Therefore, Herring has seen time at nose tackle in the 3-4 scheme during spring practice and may just happen to be the ideal fit for the three-man line.
Another big body who fits the mold of nose tackle is senior Beau Allen, who unlike Herring actually started at defensive tackle last season. Allen is rehabbing from ankle surgery, and his experience and seniority will probably win him the job in the end, but increased looks for Herring can't hurt.
Place kicker at Wisconsin was ripe for the picking last season. With sophomore kicker Kyle French struggling mightily, Jack Russell had the opportunity to seize the opportunity. But Russell failed to make a field goal in two attempts and even missed an extra point.
Overall, French went 10-of-16 in 2012, setting the table for a kicking competition during the offseason. So far this spring, the soon-to-be junior is making a statement, having hit 60 of his 65 attempts during spring practice according to new special teams coach Jeff Genyk (via Jeff Potrykus of JSOnline).
It might not be the most publicized battle at Madison, but the kicking woes of the Badgers were quite evident last season. The fact that Russell wasn't able to fare any better than French considering his poor performance combined with French's bounce-back this spring isn’t a promising sign for Russell.
With so many players on the defensive line out with injuries, lesser-known players are getting an opportunity to have a lasting impact on the new coaching staff. We're currently seeing it with Herring, and sophomore Jesse Hayes is another player who should be on everyone's radar.
Realistically, we can't expect Hayes to see much of the field next season with the experience ahead of him on the depth chart, but according to Worgull, Hayes took a step forward this week.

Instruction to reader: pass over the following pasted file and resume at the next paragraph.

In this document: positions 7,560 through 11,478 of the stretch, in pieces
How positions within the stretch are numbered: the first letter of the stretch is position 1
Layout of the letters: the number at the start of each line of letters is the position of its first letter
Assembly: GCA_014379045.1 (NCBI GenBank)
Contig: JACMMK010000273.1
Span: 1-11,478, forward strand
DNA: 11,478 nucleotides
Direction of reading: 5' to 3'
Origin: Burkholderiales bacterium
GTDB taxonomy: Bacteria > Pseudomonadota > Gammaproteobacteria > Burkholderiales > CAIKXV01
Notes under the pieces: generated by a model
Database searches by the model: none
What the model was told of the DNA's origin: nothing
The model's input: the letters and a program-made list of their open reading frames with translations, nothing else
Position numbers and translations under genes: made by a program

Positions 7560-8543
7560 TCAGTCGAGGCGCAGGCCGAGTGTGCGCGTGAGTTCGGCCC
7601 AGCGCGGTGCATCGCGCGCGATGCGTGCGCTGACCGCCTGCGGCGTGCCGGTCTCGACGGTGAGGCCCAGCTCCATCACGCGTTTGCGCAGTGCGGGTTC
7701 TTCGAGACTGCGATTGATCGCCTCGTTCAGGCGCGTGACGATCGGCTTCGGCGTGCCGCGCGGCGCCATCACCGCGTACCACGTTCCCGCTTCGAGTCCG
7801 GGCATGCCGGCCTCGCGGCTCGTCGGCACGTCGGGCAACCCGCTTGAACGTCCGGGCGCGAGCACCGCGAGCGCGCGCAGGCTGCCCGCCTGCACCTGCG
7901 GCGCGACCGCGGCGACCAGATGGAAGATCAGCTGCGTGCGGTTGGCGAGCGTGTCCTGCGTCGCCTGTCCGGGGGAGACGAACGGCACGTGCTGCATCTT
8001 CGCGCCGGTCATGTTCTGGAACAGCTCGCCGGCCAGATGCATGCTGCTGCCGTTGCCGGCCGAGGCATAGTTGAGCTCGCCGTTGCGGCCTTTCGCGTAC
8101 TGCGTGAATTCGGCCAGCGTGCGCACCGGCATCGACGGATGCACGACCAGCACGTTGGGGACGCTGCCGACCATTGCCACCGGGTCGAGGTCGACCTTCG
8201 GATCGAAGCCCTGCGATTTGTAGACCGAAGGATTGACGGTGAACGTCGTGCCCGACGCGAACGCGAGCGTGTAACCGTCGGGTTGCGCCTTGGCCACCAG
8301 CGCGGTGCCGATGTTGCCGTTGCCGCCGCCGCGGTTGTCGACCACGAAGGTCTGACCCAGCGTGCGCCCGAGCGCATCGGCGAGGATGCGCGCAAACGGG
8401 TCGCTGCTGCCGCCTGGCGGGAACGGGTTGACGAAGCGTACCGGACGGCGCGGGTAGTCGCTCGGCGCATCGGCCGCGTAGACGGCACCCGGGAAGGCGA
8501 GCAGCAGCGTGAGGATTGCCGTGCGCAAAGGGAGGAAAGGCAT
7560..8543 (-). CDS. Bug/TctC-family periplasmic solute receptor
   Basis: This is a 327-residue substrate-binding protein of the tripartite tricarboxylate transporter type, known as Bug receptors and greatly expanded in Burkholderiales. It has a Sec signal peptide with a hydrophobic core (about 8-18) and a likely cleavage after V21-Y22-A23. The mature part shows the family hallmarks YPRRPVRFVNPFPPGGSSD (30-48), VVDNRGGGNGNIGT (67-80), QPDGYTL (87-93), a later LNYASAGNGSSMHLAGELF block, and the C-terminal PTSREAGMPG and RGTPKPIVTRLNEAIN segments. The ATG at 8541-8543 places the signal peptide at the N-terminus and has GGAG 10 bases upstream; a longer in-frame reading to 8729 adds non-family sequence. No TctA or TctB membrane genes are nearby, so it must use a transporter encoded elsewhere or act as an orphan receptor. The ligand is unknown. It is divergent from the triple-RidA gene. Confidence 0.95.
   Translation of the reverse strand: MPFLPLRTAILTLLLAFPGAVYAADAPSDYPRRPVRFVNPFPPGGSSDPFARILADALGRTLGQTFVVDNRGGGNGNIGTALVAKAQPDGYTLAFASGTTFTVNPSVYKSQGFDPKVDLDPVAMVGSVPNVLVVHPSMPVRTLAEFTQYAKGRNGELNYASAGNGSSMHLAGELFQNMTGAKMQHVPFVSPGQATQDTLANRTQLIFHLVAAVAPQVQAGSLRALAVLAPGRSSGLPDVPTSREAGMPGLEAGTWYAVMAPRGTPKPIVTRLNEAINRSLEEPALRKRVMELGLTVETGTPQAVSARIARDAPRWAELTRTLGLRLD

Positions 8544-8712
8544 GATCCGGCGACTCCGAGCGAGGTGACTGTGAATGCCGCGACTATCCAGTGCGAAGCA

#Badgers practice over. Jesse Hayes made a TON of plays in the backfield today. Kid looks real good as hybrid DE
— Benjamin Worgull (@TheBadgerNation) April 3, 2013
In general, the defense has been making a lot of plays in spring practice, but one thing that's important to take away from Worgull's tweet is that he looked good as a hybrid-type player, meaning Hayes seems to fit the 3-4 mold pretty well as a defensive end/linebacker combo.
The extra reps he's receiving due to injured players should ultimately benefit Hayes down the road.
Two starting cornerback jobs are up for grabs, and it's looking more and more like sophomore Darius Hillary and junior Peniel Jean will assume those roles.
That's not to say Hillary and Jean should be penciled in quite yet, because there is still a lot of time for them to lose their grasp on those jobs. With so many players competing for these openings, any slip-up could be costly.
Junior Devin Gaulden saw playing time in his first two seasons at Wisconsin and was thought to be someone who could step in and contribute, perhaps even in the nickel role, but after tearing his ACL last fall, he recently required more surgery according to his Twitter account (via Mulhern).
Even if Gaulden is ready to go this coming fall, he is missing valuable time considering the new schemes he must get accustomed to under Andersen's new staff. Redshirt freshman Hugs Etienne was also recently banged up in practice, making the Badgers a little thin in the secondary at the moment.
That appears to be a recurring theme for Wisconsin this spring.